- Disability Income: This income comes from an employer’s disability insurance, health plan, or pension plan. The payments replace wages for the time the taxpayer missed work because of the disability.
- Disability Pension: Generally paid to a taxpayer who retires because of a disability before the minimum retirement age (set by the employer). The disability pension is considered regular pension income when the taxpayer reaches the minimum retirement age.
- DITY Move: Do-it-yourself move. The most common form of military move is the partial DITY move, where the military provides a moving company to transport some of the service member’s goods. Service members who receive DITY payments must include them in their gross income if it exceeds the allowable expenses.
- Dividends: A corporation’s distributions to its shareholders from its earnings and profits.
- Domicile: A taxpayer’s legal, permanent residence. It is not always where the person presently lives.
- DRIP Accounts: DRIP accounts leave cash dividends with the company for the purchase of additional shares. Even though these shares are from the same company, they retain their own individual basis separate from the original purchase. Each new purchased share could have a different basis.
- Dual Status Alien: An alien who is both a nonresident and resident alien during the same tax year. The most common dual-status tax years are the years of arrival and departure.
- Earned Income: Any income received for work, such as wages or business income. Earned income also includes net earnings from self-employment and other income received for personal services.
- Earned Income Credit (EIC): A credit that can be paid to low-income workers, even if no income tax was withheld from the worker’s pay. To receive the credit, a taxpayer must file a tax return. Unemployment income is not considered earned income for the purposes of calculating EITC.
- Education credits: Credits that reduce the amount of tax due and are based on qualified education expenses that the taxpayer paid during the tax year.
- EIC: Earned income credit.
- EITC: Earned Income Tax Credit. See EIC.
- Electronic Filing (e-file): The computer transmission of a tax return directly to the IRS.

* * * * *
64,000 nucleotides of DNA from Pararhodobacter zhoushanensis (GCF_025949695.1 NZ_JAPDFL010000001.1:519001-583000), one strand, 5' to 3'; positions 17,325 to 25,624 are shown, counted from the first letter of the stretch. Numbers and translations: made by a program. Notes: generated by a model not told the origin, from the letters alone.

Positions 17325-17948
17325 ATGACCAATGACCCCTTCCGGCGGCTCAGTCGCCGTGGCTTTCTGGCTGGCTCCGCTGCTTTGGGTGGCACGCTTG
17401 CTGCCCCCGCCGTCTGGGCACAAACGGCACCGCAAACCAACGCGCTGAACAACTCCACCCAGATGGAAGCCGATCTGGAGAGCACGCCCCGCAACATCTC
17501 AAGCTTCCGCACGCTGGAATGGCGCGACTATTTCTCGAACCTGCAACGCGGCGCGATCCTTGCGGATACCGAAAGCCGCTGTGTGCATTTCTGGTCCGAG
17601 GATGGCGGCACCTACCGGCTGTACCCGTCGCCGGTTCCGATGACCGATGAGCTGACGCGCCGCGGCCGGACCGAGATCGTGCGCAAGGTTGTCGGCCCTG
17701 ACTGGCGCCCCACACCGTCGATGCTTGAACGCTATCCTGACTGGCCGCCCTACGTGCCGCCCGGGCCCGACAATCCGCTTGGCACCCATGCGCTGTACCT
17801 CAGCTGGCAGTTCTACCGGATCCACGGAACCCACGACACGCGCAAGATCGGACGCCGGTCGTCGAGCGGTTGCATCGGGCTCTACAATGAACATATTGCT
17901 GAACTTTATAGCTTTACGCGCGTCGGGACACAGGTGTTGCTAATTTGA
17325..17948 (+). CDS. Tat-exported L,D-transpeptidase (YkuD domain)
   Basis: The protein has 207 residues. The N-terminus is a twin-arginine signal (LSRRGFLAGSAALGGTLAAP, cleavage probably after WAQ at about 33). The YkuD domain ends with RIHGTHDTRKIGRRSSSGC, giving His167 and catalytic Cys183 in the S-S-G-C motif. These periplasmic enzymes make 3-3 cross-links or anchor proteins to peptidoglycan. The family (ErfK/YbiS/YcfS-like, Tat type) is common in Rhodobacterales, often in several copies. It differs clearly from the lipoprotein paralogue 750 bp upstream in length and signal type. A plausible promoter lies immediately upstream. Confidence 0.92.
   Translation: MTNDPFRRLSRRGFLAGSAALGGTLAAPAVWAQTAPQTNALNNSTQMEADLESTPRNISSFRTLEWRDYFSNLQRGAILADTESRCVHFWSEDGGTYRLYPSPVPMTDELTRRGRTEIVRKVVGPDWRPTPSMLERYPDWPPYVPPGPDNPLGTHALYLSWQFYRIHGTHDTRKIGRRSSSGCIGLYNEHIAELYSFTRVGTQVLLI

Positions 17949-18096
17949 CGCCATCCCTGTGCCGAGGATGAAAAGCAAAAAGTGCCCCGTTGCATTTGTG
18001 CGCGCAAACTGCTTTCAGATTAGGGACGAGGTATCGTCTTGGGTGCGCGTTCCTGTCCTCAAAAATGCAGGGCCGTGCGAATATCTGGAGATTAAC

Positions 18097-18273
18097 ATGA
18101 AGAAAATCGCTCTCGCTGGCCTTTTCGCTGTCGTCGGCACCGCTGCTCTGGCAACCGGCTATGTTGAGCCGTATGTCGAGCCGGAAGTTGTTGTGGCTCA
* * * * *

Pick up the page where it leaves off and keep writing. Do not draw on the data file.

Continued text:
- Employee: Under common-law rules, anyone who performs services for you is your employee if you can control what will be done and how it will be done. This is so even when you give the employee freedom of action. What matters is that you have the right to control the details of how the services are performed.
- ESA: Coverdell Education Savings Account
- Excludable Income: Income that is not included in the taxpayer’s gross income and therefore exempt from federal income tax. Certain income may be exempt from tax but must be reported on the tax return.
- Exempt (from withholding): Free from withholding of federal income tax. Must meet certain income, tax liability, and dependency criteria. Does not exempt a person from other kinds of tax withholding, such as social security tax.
- Exemption: An amount that can be deducted from the total taxable income for the taxpayer, spouse, and dependents, reducing the taxable income and resulting tax liability.
Gross Income: This is all income received in the form of money, goods, property, and services that is not exempt from tax.
- Head of Household Filing Status: This filing status is generally for unmarried taxpayers who paid more than half the cost of keeping up a home for a qualified dependent relative during the tax year.
- High Taxed Income: Passive income that is taxed by a foreign government at a rate higher than the highest U.S. income tax rate, and may be classified as “general category income,” making it eligible for the foreign tax credit.
- Holding Period: Schedule D requires entries for the stock purchase and sale date. Taxpayers must provide the date the stock was acquired and Form 1099-B will indicate the date the stock was sold. These two dates will determine the holding period.